Ex-CIA chief allowed to return to U.S.
By McClatchy Newspapers
Published: Friday, July 19, 2013, 9:36 p.m.
Panama on Friday allowed a retired CIA station chief wanted in Italy for his role in the 2003 abduction of an Egyptian Muslim cleric to leave for the United States, permitting the former intelligence agent to avoid an Italian jail cell.
Robert Seldon Lady, the former CIA station chief in Milan, had been arrested earlier in the week as he attempted to cross into Costa Rica from Panama.
Panama offered no explanation for its decision to authorize Lady's release, but Italy's foreign ministry said it respected Panama's action in a sign that none of the countries involved cared to reopen one of the most controversial incidents of the George W. Bush administration's prosecution of its war against terrorism as a result of the Sept. 11, 2001, terrorist attacks.
“It's my understanding that he is in fact either en route or back in the United States,” State Department spokeswoman Marie Harf said during a daily briefing in Washington.
Lady, 59, was convicted along with 22 other CIA agents for the abduction of Osama Moustafa Hassan Nasr, an Egyptian cleric who U.S. officials said was recruiting radical Muslims for jihad in the Middle East. Nasr, widely known as Abu Omar, later turned up in an Egyptian prison, where his lawyer said he'd been repeatedly tortured.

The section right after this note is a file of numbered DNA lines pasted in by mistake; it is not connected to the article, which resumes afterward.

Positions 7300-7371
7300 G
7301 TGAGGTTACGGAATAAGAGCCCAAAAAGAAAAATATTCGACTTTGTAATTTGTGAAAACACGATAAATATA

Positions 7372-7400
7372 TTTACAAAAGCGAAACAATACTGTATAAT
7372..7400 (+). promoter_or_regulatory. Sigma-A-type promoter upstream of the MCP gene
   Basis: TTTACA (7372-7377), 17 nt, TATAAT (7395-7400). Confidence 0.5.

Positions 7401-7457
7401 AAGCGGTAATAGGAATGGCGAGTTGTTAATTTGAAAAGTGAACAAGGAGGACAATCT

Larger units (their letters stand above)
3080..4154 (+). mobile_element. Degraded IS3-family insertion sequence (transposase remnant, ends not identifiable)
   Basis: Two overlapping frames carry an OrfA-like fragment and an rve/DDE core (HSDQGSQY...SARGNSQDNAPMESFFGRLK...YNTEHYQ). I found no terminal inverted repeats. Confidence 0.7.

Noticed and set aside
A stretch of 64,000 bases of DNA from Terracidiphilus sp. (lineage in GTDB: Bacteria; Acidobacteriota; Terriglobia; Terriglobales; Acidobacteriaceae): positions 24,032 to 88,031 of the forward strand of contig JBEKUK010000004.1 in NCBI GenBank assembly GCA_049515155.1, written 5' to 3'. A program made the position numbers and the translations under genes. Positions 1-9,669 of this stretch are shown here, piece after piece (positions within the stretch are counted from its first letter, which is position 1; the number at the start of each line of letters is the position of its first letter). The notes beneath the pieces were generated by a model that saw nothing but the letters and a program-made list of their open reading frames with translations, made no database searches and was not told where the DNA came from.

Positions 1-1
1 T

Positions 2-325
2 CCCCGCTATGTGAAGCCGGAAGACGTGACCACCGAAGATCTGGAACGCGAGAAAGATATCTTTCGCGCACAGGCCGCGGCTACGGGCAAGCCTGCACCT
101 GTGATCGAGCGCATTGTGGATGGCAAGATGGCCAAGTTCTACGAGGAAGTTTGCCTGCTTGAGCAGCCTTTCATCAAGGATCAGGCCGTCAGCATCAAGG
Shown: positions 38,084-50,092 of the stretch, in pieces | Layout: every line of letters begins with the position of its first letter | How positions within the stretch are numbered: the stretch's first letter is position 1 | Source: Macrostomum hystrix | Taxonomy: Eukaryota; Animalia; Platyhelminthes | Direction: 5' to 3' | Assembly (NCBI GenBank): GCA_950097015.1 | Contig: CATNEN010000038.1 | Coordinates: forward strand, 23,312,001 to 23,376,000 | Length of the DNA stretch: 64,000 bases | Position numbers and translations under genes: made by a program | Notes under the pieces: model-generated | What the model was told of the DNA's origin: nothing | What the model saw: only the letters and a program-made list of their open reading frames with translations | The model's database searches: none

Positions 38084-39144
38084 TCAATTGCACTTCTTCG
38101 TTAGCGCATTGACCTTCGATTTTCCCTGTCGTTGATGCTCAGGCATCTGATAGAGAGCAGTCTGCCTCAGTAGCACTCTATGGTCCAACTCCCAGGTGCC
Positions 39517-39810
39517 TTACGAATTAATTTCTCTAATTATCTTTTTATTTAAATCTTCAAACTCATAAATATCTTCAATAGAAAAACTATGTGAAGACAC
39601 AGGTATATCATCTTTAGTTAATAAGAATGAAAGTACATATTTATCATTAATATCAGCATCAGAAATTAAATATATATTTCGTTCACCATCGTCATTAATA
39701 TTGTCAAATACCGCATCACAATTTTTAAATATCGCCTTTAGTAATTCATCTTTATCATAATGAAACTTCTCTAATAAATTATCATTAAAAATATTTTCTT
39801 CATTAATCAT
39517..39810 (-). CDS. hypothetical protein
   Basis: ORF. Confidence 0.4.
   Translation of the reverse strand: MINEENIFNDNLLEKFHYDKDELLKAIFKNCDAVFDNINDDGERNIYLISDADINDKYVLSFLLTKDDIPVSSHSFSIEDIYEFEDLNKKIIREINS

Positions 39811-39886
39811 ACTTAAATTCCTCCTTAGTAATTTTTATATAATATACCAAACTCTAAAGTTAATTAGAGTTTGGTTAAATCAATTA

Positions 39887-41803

Lady's detention brought to the fore an issue that leaders in both Italy and the United States had sought to keep out of the limelight.
“It's a sensitive issue, and it is a source of embarrassment to the two countries. We cooperate on all kinds of things,” said Michael Calingaert, a visiting scholar and expert on U.S.-Italian relations at the Brookings Institution, a Washington think tank.
Show commenting policy
TribLive commenting policy
- Holocaust survivors taxed, student finds in search of Amsterdam city archives
- Syria yields bulk of toxic weapons
- Toll rises in South Korean ferry tragedy; more of crew held
- Pistorius team denies claim he took acting lesson
- U.S. increases surveillance of N. Korea amidst rumors
- Extension for sputtering Mideast talks possible
- U.S. drone strike in Yemen kills suspected al-Qaida militants
- Russia’s push into Ukraine leads NATO to increase its Baltics presence
- Yemen: Airstrike targets al-Qaida training camps
- Kidnapping toll in Nigeria jumps to 234
- Some allowed to return to towns near Fukushima’s damaged nuke plant